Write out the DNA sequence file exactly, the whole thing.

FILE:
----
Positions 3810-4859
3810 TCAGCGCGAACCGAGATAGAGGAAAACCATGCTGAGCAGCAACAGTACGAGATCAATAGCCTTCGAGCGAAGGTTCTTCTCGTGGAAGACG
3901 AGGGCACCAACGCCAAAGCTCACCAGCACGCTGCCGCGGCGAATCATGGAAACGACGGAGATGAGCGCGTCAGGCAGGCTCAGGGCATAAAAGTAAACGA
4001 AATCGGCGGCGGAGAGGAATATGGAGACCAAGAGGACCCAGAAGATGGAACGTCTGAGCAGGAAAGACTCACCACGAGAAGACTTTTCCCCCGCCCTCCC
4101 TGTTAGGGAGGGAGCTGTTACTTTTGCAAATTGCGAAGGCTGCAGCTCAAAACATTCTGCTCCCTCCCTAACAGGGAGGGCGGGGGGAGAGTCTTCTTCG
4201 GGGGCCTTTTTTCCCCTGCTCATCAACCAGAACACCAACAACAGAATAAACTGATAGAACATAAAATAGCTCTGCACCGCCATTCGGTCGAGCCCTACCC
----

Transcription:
Positions 3810-4859
3810 TCAGCGCGAACCGAGATAGAGGAAAACCATGCTGAGCAGCAACAGTACGAGATCAATAGCCTTCGAGCGAAGGTTCTTCTCGTGGAAGACG
3901 AGGGCACCAACGCCAAAGCTCACCAGCACGCTGCCGCGGCGAATCATGGAAACGACGGAGATGAGCGCGTCAGGCAGGCTCAGGGCATAAAAGTAAACGA
4001 AATCGGCGGCGGAGAGGAATATGGAGACCAAGAGGACCCAGAAGATGGAACGTCTGAGCAGGAAAGACTCACCACGAGAAGACTTTTCCCCCGCCCTCCC
4101 TGTTAGGGAGGGAGCTGTTACTTTTGCAAATTGCGAAGGCTGCAGCTCAAAACATTCTGCTCCCTCCCTAACAGGGAGGGCGGGGGGAGAGTCTTCTTCG
4201 GGGGCCTTTTTTCCCCTGCTCATCAACCAGAACACCAACAACAGAATAAACTGATAGAACATAAAATAGCTCTGCACCGCCATTCGGTCGAGCCCTACCC